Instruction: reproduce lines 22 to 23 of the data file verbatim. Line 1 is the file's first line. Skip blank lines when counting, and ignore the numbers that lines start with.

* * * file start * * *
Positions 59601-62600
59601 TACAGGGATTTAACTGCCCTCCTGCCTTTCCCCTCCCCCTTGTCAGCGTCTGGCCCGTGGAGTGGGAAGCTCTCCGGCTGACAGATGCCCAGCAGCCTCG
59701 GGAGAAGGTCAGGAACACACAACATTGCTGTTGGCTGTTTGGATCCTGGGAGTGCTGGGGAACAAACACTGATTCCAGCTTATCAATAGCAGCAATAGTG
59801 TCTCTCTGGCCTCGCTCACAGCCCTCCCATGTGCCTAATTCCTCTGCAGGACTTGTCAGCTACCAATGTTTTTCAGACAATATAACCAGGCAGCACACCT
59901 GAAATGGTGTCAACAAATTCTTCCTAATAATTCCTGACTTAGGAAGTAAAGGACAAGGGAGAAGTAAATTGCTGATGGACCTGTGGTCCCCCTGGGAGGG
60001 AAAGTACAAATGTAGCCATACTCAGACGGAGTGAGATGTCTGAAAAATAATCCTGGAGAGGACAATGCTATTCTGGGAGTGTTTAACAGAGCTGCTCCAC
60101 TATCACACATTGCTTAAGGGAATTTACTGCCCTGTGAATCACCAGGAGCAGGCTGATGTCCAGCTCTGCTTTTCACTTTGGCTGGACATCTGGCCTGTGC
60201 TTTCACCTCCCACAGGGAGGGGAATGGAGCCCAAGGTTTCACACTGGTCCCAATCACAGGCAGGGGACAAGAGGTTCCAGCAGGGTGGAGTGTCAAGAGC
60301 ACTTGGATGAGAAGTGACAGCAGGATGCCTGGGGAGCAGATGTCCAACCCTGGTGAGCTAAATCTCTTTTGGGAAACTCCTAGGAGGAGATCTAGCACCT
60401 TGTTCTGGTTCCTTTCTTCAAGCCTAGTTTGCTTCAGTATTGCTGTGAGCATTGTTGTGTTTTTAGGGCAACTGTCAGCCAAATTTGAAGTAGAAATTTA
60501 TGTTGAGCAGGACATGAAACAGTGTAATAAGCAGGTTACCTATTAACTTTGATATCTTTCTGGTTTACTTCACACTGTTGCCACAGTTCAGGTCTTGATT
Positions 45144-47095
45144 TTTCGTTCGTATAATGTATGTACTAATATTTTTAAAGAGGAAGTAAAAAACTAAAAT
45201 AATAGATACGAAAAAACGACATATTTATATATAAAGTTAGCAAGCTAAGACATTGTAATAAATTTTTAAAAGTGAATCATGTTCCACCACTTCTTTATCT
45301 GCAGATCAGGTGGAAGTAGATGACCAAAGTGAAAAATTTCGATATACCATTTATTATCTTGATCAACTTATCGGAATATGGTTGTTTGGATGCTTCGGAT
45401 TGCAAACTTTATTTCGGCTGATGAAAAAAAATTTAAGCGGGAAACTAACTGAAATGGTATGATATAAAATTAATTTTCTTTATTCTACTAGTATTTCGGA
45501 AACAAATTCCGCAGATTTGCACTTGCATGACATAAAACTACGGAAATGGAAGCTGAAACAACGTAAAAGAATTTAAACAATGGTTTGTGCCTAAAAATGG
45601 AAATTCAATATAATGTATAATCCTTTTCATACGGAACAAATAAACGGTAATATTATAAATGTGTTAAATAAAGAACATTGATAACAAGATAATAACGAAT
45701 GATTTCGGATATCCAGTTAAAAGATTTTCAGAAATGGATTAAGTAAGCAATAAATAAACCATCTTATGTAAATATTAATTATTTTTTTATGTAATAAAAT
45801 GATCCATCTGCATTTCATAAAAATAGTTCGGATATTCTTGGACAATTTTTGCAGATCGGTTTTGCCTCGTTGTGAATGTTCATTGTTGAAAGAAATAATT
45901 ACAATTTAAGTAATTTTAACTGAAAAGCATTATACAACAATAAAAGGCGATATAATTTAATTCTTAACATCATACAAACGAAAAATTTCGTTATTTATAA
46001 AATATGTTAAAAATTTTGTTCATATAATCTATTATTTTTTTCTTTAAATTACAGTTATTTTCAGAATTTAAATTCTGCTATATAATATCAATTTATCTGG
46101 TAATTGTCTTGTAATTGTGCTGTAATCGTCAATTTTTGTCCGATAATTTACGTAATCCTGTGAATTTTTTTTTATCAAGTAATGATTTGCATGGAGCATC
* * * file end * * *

46001 AATATGTTAAAAATTTTGTTCATATAATCTATTATTTTTTTCTTTAAATTACAGTTATTTTCAGAATTTAAATTCTGCTATATAATATCAATTTATCTGG
46101 TAATTGTCTTGTAATTGTGCTGTAATCGTCAATTTTTGTCCGATAATTTACGTAATCCTGTGAATTTTTTTTTATCAAGTAATGATTTGCATGGAGCATC